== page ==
NEW South Wales sheep and goat producers are being given their say on electronic identification in a confidential survey being circulated by Charles Sturt University.
The survey is part of research examining the barriers and drivers for the implementation of electronic individual identification for sheep and goats.
The university said the survey findings will inform how to improve traceability in the industries through the National Livestock Identification System.
Research leader Associate Professor Marta Hernandez-Jover in Charles Sturt School of Agricultural, Environmental and Veterinary Sciences and the Graham Centre for Agricultural Innovation, said the online survey aimed to understand the barriers and drivers for implementing electronic identification (EID) for sheep and goats.
“A mob-based system is currently used for identifying and tracing sheep and goats in NSW.
“The National Livestock Identification System links animals with the properties on which they are born by using visually readable ear tags printed with a Property Identification Code,” Professor Hernandez-Jover said.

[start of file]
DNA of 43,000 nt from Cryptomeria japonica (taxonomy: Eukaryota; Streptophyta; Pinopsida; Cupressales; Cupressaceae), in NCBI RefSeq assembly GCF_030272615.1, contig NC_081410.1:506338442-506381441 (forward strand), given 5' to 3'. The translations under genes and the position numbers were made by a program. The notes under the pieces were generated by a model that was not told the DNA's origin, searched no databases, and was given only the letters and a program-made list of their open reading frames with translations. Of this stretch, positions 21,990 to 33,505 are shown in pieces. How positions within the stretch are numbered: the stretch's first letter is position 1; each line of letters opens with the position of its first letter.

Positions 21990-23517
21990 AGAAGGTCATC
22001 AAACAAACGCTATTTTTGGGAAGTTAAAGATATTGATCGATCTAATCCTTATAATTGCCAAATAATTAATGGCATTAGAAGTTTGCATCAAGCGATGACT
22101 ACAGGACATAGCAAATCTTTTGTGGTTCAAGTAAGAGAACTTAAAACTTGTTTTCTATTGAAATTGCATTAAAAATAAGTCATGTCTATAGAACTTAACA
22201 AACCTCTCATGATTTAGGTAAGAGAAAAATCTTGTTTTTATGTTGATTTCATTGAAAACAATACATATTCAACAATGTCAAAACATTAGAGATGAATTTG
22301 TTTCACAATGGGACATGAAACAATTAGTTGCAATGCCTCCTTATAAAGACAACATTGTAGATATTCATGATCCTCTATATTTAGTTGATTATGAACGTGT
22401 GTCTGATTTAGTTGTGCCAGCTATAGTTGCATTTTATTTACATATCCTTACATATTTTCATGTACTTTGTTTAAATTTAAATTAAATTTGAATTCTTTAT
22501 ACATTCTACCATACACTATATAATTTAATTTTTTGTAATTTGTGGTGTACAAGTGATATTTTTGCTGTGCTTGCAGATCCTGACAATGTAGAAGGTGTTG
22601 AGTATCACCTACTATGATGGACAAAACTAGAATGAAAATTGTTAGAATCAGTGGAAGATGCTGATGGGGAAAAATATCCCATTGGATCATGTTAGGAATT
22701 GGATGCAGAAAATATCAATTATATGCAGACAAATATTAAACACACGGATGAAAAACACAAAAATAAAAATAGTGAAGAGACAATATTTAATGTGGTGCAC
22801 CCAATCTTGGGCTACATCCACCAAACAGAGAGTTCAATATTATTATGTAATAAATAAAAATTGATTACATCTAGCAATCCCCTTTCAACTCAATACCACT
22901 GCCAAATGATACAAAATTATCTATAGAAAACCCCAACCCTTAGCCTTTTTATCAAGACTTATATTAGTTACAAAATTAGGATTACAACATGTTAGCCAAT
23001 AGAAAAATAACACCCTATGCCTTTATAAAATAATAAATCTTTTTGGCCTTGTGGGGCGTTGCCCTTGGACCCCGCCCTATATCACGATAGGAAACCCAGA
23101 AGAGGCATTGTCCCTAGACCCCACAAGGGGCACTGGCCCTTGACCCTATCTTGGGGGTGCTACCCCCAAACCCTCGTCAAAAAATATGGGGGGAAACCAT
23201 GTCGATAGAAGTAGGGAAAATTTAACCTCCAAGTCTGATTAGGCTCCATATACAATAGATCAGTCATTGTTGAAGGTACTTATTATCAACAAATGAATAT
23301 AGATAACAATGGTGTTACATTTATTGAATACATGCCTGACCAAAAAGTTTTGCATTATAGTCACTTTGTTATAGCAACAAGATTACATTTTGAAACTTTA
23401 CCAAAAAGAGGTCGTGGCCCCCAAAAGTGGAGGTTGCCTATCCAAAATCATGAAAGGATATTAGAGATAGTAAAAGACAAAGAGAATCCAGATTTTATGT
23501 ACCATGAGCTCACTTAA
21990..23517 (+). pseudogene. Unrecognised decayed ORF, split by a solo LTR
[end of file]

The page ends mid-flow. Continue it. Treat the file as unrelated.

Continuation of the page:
“For more than 10 years, the sheep and goat industries in Australia have explored and adopted different methods to improve livestock traceability and electronic identification (eID) is one of these methods.
“This research is an opportunity for sheep and goat producers to share their insight and experience,” she said.
Victoria is the only Australian that has mandated the use of electronic ear tags in sheep and goats; however, mandating the individual digital/electronic identification of all livestock in Australia is a key recommendation among five presented by SAFEMEAT to the National Biosecurity Committee in March last year.
The confidential survey is available online here, https://www.surveymonkey.com/r/eIDQQ until Friday 10 December and will take about 25 minutes to complete.
Professor Hernandez-Jover said the survey builds on earlier interviews with stakeholders in the sheep and goat supply chain.
“We’ve spoken to industry associations, livestock producers, stock agents, saleyard operators and livestock transporters to get a better understanding of current perspectives on NLIS and the potential impacts of implementing eID within their industries,” she said.
The research will provide valuable information on how to best improve traceability in the sheep and goat industries in NSW. It has been approved by the Charles Sturt University’s Human Research Ethics Committee.
Biosecurity and animal health are key areas of research that will be part of Charles Sturt’s new Agriculture, Water and Environment Institute.